Davidson College recently celebrated the grand opening of "Studio M," a new resource for technology, innovation and education. Designed by Information Technology Services (ITS) as a "makerspace," (hence its title) Studio M will foster technological creativity and exploration from its location in the south basement of Chambers Building.
ITS Executive Director Mur Muchane said three basic terms will define Studio M-open, engaged and experimental.
He explained that a makerspace gives people tools to realize their ideas in creative and inventive ways. "Under any of its various names-Makerspace, Innovation Lab, Hackerspace, Hacklab-it's generally a community-oriented workspace designed to encourage exploration, experimentation and collaboration among people with common interests-usually technologically oriented. It's a place designed to help people think in new ways, and to give them tools to realize their ideas in creative ways."
Muchane believes creating a makerspace on campus will help keep Davidson on the cutting edge of education and technology. "Over the years ITS has constantly sought to expand and promote the innovative use of technology across the curriculum and the campus," he said. "After conversations with faculty, staff and students, we decided we needed a physical space for a wide variety of current and emerging technologies that can invigorate intellectual inquiry and collaboration across conventional academic boundaries."
The name "Studio M" was selected through a naming competition that attracted more than 100 submissions. The winning name was submitted by Visiting Associate Professor and Director of Digital Studies Mark Sample for its "connotations of creativity and technological experimentation," said Muchane.
Muchane added, "We also like the name because it ties in nicely with Studio D, the existing experimental classroom in the Library that also encourages non-traditional thinking."
ITS Computing Support Analyst Brian Little, who will manage Studio M, explained that the makerspace will provide the college with unique assets. "Makerspaces have been around in hobbyist environments for years, but they are relatively few and far between at liberal arts colleges," he said. "Studio M gives us a chance to jump ahead of a trend."
Studio M is equipped to help students and faculty accomplish a variety of projects. The broad array of tools and technologies include:
Physical computing–Studio M will work as a "starter kit" environment for physical computing. A variety of Arduino motherboards and shields will be available, along with common components and a kit of basic projects to help people learn to use them. Credit-card computers like Raspberry Pi and BeagleBone also will be available, along with sensors and data acquisition devices like Twine, Ninja Blocks, Automatic and Wimoto.
Code/soft computing–The space will compile and maintain a wiki directory of resources for coding, including tutorials, reference materials and applications.
Interfaces–The space will provide demonstration models for new and unusual or innovative human interface devices, including Thalmic Myo, MaKey-MaKey and LeapMotion USB.
Imaging–The space will offer user-loanable models of new, innovative or particularly useful imaging devices, such as the Lytro and GoPro HERO.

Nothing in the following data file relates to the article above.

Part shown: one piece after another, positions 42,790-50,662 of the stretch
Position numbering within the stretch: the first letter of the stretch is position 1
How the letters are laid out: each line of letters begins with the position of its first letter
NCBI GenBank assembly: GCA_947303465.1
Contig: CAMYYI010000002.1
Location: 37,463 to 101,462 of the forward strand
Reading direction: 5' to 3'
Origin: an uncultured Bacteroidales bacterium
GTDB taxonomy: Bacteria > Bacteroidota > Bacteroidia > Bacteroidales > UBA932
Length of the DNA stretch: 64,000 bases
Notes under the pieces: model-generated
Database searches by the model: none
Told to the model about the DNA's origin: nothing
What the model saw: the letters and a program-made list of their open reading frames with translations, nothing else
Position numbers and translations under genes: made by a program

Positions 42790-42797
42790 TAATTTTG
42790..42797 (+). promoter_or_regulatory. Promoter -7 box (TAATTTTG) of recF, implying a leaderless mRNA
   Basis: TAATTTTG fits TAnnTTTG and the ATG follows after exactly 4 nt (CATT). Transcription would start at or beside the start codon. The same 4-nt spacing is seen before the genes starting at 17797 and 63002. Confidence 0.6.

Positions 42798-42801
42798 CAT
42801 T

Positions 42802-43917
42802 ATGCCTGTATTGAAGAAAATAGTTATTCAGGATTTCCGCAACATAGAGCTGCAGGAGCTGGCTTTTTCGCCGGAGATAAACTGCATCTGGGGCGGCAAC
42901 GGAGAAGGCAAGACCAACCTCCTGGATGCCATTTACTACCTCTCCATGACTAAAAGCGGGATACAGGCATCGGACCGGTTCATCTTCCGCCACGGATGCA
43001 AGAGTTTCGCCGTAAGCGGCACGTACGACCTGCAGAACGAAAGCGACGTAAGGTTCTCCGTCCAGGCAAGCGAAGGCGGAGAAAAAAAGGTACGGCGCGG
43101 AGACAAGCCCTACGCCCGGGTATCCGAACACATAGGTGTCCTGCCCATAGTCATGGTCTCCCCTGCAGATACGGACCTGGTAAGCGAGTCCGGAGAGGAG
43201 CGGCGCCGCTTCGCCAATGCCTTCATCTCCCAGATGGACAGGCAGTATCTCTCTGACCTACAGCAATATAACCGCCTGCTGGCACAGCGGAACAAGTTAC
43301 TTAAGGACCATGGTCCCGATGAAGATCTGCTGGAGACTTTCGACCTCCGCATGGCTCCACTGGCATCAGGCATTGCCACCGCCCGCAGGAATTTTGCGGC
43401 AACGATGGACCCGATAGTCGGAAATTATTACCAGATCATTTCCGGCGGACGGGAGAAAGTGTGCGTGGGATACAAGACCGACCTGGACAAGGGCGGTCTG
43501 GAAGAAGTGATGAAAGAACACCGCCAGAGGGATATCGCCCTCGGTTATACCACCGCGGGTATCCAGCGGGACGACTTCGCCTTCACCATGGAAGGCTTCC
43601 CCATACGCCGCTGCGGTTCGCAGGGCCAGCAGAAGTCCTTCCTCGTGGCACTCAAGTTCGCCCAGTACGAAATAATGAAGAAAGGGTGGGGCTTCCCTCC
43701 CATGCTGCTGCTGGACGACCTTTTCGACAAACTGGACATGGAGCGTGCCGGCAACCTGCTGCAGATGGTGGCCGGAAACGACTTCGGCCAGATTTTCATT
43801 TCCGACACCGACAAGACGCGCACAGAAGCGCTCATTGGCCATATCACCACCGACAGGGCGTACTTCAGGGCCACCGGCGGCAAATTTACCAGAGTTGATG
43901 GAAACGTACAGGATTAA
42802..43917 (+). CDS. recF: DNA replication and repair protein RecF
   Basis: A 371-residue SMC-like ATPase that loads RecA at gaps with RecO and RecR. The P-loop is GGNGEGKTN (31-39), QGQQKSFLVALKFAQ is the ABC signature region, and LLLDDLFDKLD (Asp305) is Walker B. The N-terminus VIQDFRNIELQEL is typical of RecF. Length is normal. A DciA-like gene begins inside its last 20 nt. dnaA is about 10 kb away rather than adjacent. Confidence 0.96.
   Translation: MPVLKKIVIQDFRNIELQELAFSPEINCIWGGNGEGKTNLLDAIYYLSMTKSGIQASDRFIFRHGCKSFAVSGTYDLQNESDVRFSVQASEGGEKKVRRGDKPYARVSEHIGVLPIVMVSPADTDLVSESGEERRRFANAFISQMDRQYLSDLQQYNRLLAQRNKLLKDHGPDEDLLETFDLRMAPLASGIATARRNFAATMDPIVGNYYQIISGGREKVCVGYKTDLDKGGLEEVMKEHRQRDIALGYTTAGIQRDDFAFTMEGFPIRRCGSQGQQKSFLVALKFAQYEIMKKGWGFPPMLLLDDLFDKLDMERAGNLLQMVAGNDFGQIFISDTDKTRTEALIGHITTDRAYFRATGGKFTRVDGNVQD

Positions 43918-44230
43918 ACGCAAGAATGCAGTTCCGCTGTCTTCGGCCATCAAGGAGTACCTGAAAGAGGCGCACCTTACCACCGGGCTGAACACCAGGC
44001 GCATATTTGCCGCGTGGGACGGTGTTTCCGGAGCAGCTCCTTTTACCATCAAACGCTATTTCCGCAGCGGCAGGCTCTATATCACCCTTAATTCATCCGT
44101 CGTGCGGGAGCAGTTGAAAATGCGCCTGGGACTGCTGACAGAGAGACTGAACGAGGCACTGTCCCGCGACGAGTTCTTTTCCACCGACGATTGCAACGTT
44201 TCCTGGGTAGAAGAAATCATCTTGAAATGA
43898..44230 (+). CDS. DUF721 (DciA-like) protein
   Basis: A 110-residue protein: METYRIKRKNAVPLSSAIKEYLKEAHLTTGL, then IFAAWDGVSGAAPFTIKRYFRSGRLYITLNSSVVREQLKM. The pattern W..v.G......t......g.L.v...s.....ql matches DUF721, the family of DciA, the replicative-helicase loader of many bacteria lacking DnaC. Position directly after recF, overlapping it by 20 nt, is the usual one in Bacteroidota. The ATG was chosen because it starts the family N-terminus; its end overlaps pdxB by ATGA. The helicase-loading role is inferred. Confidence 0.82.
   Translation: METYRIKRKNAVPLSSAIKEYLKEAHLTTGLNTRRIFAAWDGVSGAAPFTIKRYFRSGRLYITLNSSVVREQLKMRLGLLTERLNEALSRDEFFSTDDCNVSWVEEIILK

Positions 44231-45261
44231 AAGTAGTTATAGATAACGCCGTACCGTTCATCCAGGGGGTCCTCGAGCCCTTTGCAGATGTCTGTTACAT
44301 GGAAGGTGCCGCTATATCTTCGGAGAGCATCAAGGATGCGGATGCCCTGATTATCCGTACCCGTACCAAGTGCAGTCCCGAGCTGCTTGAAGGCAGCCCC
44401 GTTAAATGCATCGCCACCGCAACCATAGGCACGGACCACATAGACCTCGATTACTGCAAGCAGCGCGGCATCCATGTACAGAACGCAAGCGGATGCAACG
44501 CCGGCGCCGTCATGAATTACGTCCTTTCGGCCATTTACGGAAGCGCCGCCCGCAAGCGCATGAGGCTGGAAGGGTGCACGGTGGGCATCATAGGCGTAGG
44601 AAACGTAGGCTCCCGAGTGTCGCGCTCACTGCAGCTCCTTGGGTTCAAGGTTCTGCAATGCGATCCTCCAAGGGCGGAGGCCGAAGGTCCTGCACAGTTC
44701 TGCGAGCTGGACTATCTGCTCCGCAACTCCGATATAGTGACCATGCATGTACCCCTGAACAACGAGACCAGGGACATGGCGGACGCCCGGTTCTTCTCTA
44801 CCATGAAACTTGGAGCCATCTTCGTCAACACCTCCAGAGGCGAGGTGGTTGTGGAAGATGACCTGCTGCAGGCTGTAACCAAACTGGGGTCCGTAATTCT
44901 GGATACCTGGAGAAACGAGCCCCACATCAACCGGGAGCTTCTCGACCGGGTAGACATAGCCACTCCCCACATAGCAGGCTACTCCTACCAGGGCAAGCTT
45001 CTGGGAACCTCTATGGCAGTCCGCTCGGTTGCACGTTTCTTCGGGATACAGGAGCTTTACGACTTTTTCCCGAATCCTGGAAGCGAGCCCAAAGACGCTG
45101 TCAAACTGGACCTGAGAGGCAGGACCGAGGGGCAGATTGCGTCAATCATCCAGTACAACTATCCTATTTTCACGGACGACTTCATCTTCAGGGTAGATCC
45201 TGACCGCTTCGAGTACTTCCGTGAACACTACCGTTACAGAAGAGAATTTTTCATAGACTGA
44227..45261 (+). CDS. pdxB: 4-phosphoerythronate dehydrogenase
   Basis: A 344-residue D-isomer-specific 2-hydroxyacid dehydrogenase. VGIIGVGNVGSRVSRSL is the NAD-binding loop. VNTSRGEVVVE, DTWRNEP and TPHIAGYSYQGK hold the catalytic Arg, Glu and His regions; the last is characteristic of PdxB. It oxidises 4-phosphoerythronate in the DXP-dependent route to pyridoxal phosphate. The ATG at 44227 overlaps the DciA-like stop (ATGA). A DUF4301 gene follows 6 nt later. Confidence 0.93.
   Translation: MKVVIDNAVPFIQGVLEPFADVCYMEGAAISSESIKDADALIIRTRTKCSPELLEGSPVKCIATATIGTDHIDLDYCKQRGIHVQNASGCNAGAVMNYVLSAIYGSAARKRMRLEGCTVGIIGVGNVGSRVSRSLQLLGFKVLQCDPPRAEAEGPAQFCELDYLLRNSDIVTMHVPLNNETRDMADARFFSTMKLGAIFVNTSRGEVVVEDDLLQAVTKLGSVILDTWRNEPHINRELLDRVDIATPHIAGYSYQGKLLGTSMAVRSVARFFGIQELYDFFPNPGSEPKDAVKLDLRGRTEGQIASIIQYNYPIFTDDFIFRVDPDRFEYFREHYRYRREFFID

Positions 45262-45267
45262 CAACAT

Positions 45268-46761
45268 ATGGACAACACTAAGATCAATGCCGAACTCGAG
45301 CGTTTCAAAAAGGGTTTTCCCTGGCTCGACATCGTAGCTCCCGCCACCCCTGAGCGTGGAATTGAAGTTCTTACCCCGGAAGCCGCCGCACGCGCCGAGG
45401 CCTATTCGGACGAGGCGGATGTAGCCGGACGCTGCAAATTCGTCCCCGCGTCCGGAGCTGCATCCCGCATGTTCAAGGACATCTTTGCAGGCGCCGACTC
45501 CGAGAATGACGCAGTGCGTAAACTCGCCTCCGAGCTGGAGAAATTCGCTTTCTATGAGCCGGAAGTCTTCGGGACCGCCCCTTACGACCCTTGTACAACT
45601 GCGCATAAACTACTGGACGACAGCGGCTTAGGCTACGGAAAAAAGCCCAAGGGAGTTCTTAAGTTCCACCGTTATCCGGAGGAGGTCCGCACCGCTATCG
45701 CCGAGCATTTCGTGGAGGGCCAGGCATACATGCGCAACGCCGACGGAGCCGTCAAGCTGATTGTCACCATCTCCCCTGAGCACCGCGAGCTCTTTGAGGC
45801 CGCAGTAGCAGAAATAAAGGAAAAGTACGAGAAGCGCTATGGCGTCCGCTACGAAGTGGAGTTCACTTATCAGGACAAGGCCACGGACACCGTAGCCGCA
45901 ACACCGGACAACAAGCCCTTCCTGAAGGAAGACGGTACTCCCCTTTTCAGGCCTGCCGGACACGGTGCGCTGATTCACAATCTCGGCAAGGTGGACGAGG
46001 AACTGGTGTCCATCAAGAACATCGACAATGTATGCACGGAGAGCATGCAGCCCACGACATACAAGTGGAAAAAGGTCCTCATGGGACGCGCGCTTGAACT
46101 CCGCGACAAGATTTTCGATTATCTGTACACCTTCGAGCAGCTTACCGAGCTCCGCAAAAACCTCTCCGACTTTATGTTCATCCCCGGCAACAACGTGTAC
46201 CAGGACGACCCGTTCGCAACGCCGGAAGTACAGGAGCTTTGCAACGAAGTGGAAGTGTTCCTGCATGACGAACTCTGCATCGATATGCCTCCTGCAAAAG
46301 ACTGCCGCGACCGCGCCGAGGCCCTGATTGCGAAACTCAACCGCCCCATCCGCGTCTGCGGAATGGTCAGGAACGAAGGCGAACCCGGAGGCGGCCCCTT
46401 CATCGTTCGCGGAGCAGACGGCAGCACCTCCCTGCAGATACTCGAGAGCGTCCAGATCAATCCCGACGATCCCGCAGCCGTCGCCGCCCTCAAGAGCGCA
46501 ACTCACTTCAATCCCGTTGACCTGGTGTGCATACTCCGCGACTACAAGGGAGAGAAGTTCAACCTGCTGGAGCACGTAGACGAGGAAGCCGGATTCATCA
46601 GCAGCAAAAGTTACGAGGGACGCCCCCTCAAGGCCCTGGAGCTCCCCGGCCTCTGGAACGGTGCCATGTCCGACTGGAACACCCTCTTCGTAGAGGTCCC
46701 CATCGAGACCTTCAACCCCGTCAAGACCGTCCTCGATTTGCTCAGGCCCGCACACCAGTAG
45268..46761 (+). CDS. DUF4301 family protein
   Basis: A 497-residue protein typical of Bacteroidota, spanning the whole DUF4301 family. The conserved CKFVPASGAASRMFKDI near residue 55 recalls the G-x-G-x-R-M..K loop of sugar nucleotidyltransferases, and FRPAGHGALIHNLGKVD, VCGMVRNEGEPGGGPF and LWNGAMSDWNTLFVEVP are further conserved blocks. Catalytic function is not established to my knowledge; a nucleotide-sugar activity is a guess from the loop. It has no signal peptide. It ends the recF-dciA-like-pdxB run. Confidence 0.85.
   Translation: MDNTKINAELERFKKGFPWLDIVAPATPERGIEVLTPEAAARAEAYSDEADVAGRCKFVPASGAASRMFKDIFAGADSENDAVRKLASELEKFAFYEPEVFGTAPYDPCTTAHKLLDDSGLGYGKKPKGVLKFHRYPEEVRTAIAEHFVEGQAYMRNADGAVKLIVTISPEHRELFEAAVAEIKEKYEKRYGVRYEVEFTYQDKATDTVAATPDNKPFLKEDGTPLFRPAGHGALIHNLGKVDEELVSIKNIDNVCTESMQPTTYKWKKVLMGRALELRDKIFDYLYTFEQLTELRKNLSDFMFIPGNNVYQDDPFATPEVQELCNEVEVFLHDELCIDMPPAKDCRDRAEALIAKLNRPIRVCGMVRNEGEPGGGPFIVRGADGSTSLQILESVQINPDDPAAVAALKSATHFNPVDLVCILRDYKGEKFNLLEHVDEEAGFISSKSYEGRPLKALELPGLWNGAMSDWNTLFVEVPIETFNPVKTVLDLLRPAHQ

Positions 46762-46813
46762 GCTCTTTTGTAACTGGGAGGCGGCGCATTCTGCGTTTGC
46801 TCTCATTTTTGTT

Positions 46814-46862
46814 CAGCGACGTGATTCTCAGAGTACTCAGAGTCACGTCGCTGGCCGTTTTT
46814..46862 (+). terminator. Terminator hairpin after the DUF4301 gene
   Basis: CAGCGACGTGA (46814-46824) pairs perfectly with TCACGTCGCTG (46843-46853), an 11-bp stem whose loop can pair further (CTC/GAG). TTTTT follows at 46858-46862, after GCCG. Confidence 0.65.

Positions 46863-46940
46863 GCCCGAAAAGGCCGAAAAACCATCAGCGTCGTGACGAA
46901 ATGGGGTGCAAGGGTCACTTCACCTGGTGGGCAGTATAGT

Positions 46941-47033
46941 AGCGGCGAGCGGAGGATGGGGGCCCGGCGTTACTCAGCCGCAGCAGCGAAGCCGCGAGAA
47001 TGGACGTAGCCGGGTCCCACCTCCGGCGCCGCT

Fabrication–The space will function as an implementation center for new fabrication tools, including 3D scanning and printing, eventually expanding to include laser cutting and soft materials milling. In the vein of encouraging general creativity and three-dimensional thinking, a set of LEGO bricks will be available, along with copies of LEGO Digital Designer software, as well as a sampling of Sifteo cubes.
Aerial Tools–The space will provide access to a broad variety of aerial platforms for learning flight systems and deploying aerial imaging tools and sensors (drones, etc.).
Music–The space will offer demonstration units for new music tools, including looping decks like Tabletop for iPad, iOS MIDI interfaces and new or unusual software for mobile music development.
Resource Directories–The space will compile and maintain directories of additional resources such as 3D printing services, machining and production services, local hackerspaces and development guides.
Professor and Chair of Mathematics Laurie Heyer plans to use Studio M for her classes. For instance, Heyer said her class in artificial intelligence might modify robots created by her previous classes.
Because Heyer collaborates with the Biology department, her students have already designed and created test tube holders using 3D printers. She said her students may use Studio M's printers in the future to make additional lab equipment. "With 3D printing, the possibilities are endless," she said.
Visiting Assistant Professor of Art Darren Floyd, who is teaching Davidson's first course in digital 3D art, also will take advantage of Studio M's resources. "Part of the course includes thinking through, designing and creating sculptures using 3D printers," he said.
Floyd added that his class may motorize and robotize the objects students create with Studio M's Arduino motherboards, and encourages his students to learn how to pilot Studio M's drones. "If a student needed an image of a tall building or object for 3D modeling, they could fly a drone to capture images from otherwise impossible angles," he said.
Initially, Little will staff Studio M from 9 a.m. to 12:30 p.m. Tuesdays and 1:30 to 5 p.m. Fridays. However, ITS plans to expand these hours by hiring and training student employees.
Little expects that Studio M will be shaped by the needs of the Davidson community. "We want the form of Studio M to be determined by what people want to get out of it," he said. "When people ask me ‘what can I do in Studio M?' I answer ‘What do you want to do?!'"